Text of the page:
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Get to know the importance of the “Notable Trees of Tennessee,” an American Museum of Science and Energy of Oak Ridge exhibit featuring photographs of 36 trees selected for the Landmark and Historic Tree Register and
the Champion Tree Program.
The Tennessee Urban Forestry traveling photographic exhibition opens Sept. 16.
The Tennessee Urban Forestry Council, established in 1991, is a nonprofit educational organization dedicated to public awareness and to understanding and improving Tennessee's urban forests.
The council worked with the state’s professional and amateur photographers, who volunteered their time and expertise for this unique traveling exhibition, which is on view through Nov. 6 in the museum lobby.
Tennessee is abundant with trees noted for their beauty, size, longevity and historical distinctions.
This exhibit showcases trees from the council’s Landmark and Historic Tree Register and the Tennessee Department of Agriculture, Division of Forestry Champion Tree Program.
The Landmark and Historic Tree Register recognizes trees for historical, geographical or cultural significance.
The Champion Tree Program recognizes the largest known trees statewide for each species, several of which are also national champions.
Although many of these significant trees have stood for more than a century as witnesses to the history and development of the state, the long-term viability of our urban trees may be in jeopardy.
Large trees are true champions in their capacity to mitigate environmental problems such as air pollution and storm-water runoff, but they are still vulnerable to the many challenges of the urban environment.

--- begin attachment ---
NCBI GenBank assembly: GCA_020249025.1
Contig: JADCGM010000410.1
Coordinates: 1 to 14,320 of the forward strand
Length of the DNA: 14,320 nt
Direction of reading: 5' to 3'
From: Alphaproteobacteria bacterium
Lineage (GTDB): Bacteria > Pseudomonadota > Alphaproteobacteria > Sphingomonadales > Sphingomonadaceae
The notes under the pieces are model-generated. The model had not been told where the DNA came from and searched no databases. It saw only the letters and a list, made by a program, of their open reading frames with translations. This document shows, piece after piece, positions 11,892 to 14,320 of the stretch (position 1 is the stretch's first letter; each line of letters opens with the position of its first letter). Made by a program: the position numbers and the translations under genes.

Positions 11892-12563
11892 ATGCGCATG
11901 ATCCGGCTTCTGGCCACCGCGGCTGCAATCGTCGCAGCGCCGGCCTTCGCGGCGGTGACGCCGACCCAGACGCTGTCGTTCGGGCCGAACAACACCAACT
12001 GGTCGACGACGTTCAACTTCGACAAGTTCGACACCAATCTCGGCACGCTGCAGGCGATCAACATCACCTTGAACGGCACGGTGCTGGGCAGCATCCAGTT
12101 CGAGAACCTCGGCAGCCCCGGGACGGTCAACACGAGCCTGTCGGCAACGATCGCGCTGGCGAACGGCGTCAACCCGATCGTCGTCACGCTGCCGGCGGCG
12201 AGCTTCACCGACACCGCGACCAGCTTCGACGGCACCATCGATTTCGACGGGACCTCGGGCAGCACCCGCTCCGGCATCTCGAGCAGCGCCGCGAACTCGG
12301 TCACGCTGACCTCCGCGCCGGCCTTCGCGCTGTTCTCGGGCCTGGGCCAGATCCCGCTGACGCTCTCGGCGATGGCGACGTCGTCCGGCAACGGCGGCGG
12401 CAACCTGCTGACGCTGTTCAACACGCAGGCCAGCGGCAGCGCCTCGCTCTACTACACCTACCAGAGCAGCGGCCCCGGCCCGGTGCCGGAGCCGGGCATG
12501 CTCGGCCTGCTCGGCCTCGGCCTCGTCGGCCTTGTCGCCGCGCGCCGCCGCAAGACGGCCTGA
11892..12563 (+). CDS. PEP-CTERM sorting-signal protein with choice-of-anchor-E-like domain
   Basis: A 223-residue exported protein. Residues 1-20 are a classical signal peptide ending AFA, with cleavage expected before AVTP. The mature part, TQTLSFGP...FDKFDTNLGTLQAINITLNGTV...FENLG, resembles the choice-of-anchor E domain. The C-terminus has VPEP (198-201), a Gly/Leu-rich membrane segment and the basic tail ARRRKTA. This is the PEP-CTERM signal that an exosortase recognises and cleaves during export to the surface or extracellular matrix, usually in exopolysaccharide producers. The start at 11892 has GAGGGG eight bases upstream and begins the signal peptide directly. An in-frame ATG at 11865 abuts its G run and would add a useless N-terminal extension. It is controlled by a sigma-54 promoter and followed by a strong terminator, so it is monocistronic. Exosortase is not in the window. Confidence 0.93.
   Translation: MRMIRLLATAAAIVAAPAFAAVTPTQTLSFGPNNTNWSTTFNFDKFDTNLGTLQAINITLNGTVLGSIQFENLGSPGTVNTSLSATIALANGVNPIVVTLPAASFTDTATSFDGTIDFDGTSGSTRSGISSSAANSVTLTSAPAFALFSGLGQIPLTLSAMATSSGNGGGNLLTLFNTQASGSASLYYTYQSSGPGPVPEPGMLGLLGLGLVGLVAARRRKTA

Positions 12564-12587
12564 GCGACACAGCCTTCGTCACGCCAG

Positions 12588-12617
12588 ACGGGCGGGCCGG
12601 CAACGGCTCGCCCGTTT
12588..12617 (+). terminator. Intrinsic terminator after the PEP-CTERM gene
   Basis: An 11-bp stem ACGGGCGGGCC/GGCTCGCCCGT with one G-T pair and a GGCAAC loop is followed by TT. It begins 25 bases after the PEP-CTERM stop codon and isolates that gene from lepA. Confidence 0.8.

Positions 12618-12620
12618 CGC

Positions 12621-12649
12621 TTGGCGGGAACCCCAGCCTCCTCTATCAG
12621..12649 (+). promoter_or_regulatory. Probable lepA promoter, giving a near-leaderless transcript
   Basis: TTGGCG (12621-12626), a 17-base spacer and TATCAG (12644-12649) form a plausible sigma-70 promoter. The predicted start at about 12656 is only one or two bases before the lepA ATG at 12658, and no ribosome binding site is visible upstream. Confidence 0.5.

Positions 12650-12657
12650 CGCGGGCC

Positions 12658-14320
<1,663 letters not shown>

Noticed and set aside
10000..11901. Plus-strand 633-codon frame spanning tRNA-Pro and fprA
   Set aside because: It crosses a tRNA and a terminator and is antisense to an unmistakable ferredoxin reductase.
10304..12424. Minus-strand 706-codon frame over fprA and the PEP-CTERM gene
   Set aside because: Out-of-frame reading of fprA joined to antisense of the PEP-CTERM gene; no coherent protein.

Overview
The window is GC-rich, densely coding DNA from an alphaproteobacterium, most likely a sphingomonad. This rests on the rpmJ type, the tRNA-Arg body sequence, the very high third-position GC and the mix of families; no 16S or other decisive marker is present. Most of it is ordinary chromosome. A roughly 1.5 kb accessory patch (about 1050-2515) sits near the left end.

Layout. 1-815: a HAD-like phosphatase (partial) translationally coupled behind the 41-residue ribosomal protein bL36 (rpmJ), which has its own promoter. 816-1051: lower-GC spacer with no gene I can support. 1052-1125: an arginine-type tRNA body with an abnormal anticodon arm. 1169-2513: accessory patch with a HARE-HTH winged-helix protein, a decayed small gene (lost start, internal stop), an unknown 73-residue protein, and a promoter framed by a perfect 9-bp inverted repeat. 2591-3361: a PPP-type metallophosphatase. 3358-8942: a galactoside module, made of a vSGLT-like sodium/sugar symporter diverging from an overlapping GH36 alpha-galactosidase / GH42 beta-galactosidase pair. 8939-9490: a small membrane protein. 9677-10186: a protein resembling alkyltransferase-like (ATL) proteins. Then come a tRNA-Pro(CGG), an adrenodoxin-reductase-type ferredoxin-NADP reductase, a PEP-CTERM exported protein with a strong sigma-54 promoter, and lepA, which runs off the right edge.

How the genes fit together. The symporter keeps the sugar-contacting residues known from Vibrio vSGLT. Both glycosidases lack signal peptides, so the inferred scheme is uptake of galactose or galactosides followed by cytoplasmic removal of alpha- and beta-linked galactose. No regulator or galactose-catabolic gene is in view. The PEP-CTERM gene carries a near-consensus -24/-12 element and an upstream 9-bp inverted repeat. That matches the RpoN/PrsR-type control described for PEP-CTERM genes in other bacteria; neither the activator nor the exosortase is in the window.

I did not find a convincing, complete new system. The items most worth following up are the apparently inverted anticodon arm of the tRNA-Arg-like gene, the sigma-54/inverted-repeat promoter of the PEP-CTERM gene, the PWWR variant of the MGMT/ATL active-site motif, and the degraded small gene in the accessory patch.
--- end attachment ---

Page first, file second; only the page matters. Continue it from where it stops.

Today's urban areas require that planning ahead for beautiful trees. Appropriate site and tree selection; proper arbor care; best management practices for insect and disease control; and smart growth to offset urban sprawl are all important.
This exhibit was made possible with funding from the Tennessee Department of Agricultures's Agricultural Development Fund through the sale of "AG TAG" specialty license plates and the statewide membership of the Tennessee Urban Forestry Council.
For more information on the Tennessee Urban Forestry Council and future locations of the “Notable Trees of Tennessee” traveling exhibition, visit www.tufc.com.
The American Museum of Science and Energy is at 300 S. Tulane Ave., Oak Ridge.
It is open from 9 a.m. to 5 p.m. Monday through Saturday and from 1 to 5 p.m. on Sunday.
Admission is $5 for adults, $4 for ages 65 and older, and $3 for students ages 6-17; children ages 5 and younger are admitted free.
Group rates are available for 20 or more with advance reservations.
For more information on the American Science of Museum and its exhibits, programs and activities, go online to www.amse.org.
To schedule a group visit, call the museum at 865-576-3200.